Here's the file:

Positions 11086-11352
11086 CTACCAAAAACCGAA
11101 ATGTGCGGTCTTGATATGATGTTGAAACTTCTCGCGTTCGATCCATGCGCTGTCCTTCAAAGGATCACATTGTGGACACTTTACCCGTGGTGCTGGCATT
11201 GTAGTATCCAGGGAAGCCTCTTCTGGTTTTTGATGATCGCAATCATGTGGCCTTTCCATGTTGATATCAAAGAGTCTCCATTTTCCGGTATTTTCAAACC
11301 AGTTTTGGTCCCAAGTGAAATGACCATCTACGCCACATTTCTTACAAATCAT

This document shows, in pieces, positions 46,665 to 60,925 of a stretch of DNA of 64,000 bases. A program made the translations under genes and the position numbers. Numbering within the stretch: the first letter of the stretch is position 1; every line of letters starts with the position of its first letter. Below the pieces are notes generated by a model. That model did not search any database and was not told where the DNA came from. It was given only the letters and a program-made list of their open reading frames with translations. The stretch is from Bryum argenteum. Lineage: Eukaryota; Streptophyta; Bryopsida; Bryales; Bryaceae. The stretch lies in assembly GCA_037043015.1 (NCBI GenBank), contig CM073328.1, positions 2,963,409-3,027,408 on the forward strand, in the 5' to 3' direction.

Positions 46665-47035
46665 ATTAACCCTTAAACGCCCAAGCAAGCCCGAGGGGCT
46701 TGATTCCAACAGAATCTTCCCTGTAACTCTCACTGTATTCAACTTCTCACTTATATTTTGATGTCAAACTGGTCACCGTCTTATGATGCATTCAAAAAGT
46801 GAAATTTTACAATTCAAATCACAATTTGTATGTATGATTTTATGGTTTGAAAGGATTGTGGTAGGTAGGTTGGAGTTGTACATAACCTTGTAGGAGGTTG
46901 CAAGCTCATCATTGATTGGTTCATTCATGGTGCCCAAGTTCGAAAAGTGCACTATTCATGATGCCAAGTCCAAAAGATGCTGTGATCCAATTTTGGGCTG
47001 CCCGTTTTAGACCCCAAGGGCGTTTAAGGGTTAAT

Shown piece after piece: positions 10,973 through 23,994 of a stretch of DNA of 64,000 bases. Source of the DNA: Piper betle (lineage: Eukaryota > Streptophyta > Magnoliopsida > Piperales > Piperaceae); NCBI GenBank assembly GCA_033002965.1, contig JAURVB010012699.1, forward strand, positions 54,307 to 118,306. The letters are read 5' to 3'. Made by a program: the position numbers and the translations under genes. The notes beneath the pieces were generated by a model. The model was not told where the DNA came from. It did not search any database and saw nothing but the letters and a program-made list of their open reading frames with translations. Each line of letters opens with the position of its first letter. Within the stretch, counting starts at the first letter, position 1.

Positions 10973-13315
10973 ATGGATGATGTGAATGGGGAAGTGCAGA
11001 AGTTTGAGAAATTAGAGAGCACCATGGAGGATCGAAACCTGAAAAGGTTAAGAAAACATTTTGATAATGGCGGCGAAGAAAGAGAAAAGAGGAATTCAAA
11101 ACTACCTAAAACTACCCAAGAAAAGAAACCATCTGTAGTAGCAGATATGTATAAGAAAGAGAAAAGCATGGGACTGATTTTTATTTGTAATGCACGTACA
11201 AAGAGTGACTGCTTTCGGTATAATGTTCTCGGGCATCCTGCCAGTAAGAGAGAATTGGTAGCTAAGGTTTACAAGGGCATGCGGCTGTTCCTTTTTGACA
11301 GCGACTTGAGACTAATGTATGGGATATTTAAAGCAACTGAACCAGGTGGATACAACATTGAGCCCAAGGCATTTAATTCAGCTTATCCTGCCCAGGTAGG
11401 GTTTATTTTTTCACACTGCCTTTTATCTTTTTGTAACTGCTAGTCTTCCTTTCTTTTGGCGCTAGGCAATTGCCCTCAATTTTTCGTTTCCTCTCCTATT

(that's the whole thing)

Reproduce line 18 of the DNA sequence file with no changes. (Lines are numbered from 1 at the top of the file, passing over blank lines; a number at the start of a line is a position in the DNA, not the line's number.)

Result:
11201 AAGAGTGACTGCTTTCGGTATAATGTTCTCGGGCATCCTGCCAGTAAGAGAGAATTGGTAGCTAAGGTTTACAAGGGCATGCGGCTGTTCCTTTTTGACA